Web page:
It's all spinning wheels and self-doubt until the first pot of coffee.

The zen of firehose drinking

So in the last few days, I've read two blog posts lamenting symptoms of information overload, one about a backlog of aggregator items and another about unread mailing list threads. The common thread I've seen between both of these--and other bloggers expressing similar sentiments--is a vague sort of guilt over "missing something".

However, before we had access to syndication feeds or high-traffic mailing lists, we were missing all kinds of good stuff already. It's just been in the past decade or so that personal information aggregation tech has gotten to a point where we're now aware of the dull roar of Things Being Missed.

Fact is, though, that you can't catch everything. At least not and have a human life left over--and even then, you only have so much raw mental capacity to catch it. No, the best thing to do is to relax, accept that you're only able to lap from the stream as it goes by, and be happy that there's a stream to lap from where there was none before.

Aggregate, prioritize, peruse, and discard with abandon. This is continuous partial attention at work.

Archived Comments

  • I used to worry about Things Being Missed, but it was ultimately a limitation of my toolset. Once my preferred aggregator added effective search folders, I let all of that go... anything I absolutely *must* see will fall into a search folder, make everything else pleasantly optional.
  • er, "making"
  • I'm feeling this right now. My aggregrator has been fixed to my desktop for some years now but within the past month or so I've found myself leaving it closed for 3-4 days at a time. That's just insane :) I feel like I'm not participating at the same level but I sure am getting a lot of other stuff done :)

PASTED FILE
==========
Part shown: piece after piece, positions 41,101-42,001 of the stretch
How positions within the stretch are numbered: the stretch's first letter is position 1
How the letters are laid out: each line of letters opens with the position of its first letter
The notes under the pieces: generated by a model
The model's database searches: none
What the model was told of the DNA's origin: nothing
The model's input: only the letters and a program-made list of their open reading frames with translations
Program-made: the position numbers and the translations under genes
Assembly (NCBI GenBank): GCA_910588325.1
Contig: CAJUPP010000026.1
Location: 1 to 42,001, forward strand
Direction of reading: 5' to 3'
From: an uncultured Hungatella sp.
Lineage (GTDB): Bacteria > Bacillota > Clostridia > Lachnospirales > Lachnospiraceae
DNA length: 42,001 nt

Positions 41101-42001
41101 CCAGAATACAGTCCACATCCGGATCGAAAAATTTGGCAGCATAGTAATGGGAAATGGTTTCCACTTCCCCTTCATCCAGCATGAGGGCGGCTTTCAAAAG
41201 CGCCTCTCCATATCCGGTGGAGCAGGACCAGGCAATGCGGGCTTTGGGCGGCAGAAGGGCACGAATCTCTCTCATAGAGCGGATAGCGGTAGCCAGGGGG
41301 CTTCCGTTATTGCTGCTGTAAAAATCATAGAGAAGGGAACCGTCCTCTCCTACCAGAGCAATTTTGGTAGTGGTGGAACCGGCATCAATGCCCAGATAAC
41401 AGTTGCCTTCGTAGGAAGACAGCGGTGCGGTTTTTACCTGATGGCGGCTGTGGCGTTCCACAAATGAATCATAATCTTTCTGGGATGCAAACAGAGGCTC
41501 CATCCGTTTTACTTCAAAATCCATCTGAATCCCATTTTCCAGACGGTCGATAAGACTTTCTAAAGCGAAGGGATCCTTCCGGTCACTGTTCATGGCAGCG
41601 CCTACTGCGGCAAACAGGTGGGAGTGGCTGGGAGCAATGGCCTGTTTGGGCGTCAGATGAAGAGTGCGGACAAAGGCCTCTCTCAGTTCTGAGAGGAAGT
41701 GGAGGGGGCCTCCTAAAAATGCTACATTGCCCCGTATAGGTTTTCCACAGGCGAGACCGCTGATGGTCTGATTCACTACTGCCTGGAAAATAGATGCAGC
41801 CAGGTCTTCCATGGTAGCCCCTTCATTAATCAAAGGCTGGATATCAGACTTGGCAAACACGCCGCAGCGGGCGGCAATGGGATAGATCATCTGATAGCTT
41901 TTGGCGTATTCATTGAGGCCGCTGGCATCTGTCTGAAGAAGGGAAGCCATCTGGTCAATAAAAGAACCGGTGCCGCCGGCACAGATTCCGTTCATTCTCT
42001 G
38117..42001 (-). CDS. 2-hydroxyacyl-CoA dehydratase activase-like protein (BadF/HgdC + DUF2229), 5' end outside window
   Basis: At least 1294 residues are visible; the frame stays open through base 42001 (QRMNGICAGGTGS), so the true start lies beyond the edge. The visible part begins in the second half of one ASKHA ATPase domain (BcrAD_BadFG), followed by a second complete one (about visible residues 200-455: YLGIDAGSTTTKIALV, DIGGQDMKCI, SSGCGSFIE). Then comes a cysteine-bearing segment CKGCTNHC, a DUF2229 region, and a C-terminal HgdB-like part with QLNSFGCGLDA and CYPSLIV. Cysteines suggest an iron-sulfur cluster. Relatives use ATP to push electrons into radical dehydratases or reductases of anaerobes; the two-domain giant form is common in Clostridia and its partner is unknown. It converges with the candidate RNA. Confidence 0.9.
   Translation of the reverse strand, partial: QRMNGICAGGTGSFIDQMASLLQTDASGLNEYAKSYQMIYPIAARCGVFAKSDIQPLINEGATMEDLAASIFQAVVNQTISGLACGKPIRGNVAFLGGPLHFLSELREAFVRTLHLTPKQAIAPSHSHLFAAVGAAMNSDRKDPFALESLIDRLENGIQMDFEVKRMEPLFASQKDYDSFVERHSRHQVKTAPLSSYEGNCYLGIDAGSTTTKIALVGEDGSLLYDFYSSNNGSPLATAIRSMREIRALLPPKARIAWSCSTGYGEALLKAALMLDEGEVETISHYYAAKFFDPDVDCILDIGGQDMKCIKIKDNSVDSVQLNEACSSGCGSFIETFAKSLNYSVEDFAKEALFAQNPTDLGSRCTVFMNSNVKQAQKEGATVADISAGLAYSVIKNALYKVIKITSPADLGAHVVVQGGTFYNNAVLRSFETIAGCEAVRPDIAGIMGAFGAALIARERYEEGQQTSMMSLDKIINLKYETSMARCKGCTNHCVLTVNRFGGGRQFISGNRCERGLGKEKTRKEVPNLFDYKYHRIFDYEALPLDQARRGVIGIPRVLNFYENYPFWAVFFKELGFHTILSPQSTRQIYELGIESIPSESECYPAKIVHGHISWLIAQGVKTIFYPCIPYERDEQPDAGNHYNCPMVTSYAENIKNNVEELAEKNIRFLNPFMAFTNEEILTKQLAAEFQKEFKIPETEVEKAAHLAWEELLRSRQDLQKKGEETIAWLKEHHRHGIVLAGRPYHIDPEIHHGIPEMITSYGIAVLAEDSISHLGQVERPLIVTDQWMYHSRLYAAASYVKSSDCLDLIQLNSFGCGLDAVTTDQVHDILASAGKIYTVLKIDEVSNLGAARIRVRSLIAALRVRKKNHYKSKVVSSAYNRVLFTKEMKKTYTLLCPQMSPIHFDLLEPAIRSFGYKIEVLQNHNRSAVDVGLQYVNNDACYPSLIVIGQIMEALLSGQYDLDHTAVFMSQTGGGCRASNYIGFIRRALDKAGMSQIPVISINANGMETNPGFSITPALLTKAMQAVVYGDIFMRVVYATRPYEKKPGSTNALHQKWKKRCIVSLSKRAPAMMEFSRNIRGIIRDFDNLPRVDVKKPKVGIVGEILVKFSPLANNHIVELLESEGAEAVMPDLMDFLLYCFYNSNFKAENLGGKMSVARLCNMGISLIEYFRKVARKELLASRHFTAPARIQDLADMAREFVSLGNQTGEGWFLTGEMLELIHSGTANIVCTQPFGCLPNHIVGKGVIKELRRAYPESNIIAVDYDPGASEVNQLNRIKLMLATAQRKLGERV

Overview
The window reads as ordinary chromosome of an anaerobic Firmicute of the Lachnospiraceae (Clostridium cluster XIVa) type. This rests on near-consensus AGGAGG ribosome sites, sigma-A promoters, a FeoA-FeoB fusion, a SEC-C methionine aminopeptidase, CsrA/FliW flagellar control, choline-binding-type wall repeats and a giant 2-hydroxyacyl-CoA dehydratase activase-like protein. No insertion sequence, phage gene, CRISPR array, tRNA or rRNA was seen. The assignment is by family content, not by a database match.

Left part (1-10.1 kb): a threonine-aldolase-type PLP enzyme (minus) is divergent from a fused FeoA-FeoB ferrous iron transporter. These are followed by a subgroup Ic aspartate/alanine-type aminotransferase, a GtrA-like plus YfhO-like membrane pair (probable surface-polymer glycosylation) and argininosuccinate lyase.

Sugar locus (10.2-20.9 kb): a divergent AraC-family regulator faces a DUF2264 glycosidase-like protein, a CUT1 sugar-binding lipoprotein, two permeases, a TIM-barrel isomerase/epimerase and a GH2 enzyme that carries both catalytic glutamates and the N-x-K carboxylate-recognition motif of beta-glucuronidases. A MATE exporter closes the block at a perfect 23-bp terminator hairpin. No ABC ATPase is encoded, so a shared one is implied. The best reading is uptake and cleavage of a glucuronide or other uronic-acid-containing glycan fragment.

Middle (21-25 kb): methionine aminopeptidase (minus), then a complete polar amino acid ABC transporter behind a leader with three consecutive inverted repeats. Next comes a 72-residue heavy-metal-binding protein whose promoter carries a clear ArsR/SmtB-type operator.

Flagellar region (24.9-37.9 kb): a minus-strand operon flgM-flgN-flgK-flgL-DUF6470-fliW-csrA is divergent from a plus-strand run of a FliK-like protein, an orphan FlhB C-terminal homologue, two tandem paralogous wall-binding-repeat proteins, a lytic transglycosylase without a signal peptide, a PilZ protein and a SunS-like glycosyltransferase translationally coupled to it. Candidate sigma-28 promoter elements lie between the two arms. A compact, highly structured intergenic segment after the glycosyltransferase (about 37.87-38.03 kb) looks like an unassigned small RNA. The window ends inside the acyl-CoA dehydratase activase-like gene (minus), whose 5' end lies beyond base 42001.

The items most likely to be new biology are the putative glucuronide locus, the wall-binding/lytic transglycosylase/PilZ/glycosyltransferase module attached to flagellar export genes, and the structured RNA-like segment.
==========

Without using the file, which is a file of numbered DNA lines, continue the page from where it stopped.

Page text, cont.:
• I'm sure you're right in the general case, that a Zen calm is the only sane way to deal with the overload. But I still reckon we can get much, much further towards maximising the signal/noise for the individual. So the total number of things seen may not change, but their relevance/utility can be pushed up. Things like Bayesian filters on mail can help, an aggegrator built something like Memeorandum but designed for the individual could make a lot of difference. Then there's the integration issue - why have completely separate, incompatible tools for reading mailing lists and feeds? And creating stuff? Blah, that was slipping into a bit of a rant, side effect of a spilling-over inbox and seriously overweight aggregator...
  • Danny: You're totally right, of course. I think once you've gotten yourself into a no-guilt, zen calm about "missing stuff" you can start to ask yourself how to get the computer to help prioritize and get "better stuff" in front of you. Not to totally toot my own horn, but I've included a few tools in Hacking RSS and Atom to play with these issues. In Chapter 15, I've got a start on a Bayesian filter integrated with a feed aggregator. Also, there's a tool which (I think) is like a personal Memeorandum, in that it slurps down feeds, harvests links, then sorts the links in order of popularity along with the feed entries which mentioned them. I haven't found the Bayes thing to be of colossal use yet, but the popular links analyzer is right up near the top of my feed reading priority. And, I've got just about all the mailing lists I tend to care about in feed form now, thanks to Yahoo and Google offering feeds--as well as this script for Mailman archives: http://taint.org/mmrss/